4.  “All three persons would always be involved in everything God was doing.  The Father would plan salvation, the Son would come to procure it, and the Spirit would be sent to apply it” (pg 144).  Another important doctrine is the one of the Trinity.  We can’t forget one of the persons of the Trinity in the work of salvation.  I’ve learned a lot of this from Dr. Bruce Ware, a professor at SBTS, a gentle, humble, and brilliant father, husband, professor, and author.  Our prayer life will change when we learn and love this doctrine.  Our prayers of thanksgiving will change when we know and live this doctrine.  Our corporate will worship will change when we see the magnificence of all the persons of the Trinity.

5.  “My soul is overwhelmed” (pg 146).  Jesus was a vulnerable Savior.  He didn’t hide His true feelings.  He was real with the disciples at the hardest moment of His life (up to this point).  He wasn’t pithy or unreal with His disciples.  He said He was overwhelmed.  He ultimately knows that it is the will of His Father to crush Him – but He doesn’t hide His emotions (real, true, honest, not sinful) from those around Him.  This is part of what makes Him the perfect Suffering Servant.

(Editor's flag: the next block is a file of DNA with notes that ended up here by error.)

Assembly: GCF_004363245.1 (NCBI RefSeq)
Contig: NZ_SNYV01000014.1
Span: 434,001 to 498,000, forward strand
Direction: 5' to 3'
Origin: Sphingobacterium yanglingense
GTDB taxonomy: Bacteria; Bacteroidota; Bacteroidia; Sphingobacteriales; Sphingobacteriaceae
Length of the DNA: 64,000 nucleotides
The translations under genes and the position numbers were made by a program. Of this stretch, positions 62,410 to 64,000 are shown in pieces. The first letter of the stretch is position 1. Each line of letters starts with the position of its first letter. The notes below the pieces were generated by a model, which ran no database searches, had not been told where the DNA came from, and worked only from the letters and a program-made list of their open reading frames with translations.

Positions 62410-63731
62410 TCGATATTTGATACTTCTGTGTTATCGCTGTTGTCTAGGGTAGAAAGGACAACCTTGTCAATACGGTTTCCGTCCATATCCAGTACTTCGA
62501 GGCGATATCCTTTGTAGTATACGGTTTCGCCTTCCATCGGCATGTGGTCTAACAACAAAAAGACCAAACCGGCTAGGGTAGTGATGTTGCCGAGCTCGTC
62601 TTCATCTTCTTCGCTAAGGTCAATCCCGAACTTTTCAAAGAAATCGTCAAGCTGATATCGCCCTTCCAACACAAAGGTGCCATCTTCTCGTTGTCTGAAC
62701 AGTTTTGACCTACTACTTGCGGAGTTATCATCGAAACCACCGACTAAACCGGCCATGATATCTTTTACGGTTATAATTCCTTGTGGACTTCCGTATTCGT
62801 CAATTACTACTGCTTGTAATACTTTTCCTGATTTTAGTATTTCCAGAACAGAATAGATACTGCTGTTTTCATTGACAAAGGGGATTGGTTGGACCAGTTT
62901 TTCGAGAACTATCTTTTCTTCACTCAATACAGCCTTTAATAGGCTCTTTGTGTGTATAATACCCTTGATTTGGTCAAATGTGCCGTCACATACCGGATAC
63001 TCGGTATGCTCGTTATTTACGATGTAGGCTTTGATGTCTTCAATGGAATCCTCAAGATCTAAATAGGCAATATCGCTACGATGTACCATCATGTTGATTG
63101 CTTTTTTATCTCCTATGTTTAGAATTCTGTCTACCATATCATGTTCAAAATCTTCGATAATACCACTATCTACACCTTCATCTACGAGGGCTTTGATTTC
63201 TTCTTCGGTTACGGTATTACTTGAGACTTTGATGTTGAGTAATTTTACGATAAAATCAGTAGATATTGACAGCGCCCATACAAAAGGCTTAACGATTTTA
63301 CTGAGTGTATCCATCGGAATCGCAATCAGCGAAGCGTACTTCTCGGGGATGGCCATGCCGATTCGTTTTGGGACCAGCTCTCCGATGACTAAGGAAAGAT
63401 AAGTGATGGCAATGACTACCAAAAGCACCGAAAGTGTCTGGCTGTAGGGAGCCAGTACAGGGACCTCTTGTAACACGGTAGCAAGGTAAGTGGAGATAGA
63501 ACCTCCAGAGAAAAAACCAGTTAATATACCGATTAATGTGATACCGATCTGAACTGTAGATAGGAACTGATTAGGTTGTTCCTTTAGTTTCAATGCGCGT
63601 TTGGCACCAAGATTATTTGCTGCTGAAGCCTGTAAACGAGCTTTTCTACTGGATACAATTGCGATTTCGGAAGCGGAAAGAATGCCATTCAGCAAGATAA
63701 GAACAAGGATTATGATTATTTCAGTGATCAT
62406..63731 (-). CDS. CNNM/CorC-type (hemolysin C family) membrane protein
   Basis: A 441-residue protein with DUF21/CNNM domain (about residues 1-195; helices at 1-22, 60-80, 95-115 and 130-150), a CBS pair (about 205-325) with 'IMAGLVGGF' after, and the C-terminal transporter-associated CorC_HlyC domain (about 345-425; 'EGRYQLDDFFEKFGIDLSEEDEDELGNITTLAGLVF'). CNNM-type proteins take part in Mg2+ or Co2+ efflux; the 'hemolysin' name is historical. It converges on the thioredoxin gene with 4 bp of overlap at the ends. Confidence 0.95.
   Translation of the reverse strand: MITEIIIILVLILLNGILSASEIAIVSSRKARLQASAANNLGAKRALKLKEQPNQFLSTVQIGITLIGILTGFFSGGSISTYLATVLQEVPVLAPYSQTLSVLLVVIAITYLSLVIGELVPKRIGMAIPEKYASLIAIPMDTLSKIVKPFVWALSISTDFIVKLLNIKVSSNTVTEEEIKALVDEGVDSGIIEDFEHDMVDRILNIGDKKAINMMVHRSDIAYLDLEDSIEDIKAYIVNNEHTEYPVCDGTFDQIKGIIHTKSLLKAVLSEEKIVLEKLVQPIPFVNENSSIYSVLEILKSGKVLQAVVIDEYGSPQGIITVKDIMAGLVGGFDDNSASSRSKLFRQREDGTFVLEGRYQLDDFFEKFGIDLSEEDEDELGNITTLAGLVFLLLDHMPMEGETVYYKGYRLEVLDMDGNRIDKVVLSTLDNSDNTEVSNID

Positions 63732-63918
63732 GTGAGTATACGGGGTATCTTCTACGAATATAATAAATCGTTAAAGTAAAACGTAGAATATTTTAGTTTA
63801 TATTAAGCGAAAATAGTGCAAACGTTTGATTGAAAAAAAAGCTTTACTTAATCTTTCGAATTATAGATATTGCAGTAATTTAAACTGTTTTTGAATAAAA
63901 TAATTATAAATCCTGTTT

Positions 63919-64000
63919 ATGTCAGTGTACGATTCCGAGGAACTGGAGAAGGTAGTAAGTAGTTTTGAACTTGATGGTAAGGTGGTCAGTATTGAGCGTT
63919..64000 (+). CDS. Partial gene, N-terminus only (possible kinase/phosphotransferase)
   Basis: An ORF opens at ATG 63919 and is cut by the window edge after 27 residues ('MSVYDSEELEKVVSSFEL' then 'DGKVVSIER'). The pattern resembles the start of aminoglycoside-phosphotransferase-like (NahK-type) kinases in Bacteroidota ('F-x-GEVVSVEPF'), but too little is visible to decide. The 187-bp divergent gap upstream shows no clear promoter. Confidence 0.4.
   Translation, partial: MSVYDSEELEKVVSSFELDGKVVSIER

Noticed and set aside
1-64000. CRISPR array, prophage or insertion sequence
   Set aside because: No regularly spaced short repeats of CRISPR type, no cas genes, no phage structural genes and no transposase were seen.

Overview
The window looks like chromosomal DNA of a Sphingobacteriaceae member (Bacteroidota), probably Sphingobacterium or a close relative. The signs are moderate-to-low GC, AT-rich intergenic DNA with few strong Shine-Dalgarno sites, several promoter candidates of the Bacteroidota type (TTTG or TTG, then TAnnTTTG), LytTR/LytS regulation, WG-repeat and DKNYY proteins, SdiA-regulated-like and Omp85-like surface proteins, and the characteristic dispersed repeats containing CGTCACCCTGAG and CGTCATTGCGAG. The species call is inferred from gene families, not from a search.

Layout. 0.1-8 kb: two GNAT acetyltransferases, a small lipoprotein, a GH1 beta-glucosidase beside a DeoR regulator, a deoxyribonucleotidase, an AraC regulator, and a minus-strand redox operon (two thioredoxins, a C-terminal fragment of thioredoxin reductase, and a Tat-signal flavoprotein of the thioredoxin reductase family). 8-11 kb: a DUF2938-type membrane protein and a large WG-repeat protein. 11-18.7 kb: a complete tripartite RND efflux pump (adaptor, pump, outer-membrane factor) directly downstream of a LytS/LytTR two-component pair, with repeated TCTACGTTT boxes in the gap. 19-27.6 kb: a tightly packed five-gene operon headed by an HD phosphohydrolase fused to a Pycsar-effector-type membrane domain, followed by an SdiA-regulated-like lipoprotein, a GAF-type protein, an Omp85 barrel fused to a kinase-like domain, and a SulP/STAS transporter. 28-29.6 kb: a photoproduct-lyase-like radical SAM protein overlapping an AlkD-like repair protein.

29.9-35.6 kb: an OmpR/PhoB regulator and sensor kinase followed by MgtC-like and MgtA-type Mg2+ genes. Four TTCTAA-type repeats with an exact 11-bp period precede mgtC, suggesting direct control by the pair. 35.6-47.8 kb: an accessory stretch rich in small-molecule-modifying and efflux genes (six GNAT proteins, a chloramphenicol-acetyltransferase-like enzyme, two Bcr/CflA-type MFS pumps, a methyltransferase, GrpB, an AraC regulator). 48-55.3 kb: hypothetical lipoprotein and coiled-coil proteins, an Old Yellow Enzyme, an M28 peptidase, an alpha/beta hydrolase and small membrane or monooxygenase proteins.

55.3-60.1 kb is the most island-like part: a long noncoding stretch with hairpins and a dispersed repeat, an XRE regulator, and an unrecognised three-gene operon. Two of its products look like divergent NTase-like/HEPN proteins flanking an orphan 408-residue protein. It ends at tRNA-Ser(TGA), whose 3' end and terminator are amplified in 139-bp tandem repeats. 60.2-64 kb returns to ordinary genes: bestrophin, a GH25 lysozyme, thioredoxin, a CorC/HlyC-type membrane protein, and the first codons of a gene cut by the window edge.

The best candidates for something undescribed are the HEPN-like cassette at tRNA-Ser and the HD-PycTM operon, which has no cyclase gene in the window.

6.  “It is this theology of the cross that we find here.  God grant that in seeing Christ as the Suffering Servant we will be done once and for all with the superficial triumphalism that sadly emanates from too many Christian organizations and churches” (pg 155).  How are you real and vulnerable with those in your church?  How do you show compassion and true life with those in your church?  Does everyone think you have it all together?  I hope not.  Because we are all sinners and have damaged lives but who are greatly redeemed by a compassioned Savior.  Let us not diminish the work of Christ on the cross by having others think we have it all together.

Join me next week as we finish up the book!  It’s been a great one for me!

Book Review: Scandalous by D. A. Carson

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This weekend I had my second opportunity to hear Dr. Carson preach in person.  What a privilege.  Especially after coming off of finishing this book on the Cross and Resurrection of Jesus.

Ok, now granted it was my Easter reading and I am just now finishing it, but I finished it nonetheless.  And it was good – just longer chapters (so I can’t just breeze through one) and theological material (so I don’t breeze through that either.  But rich.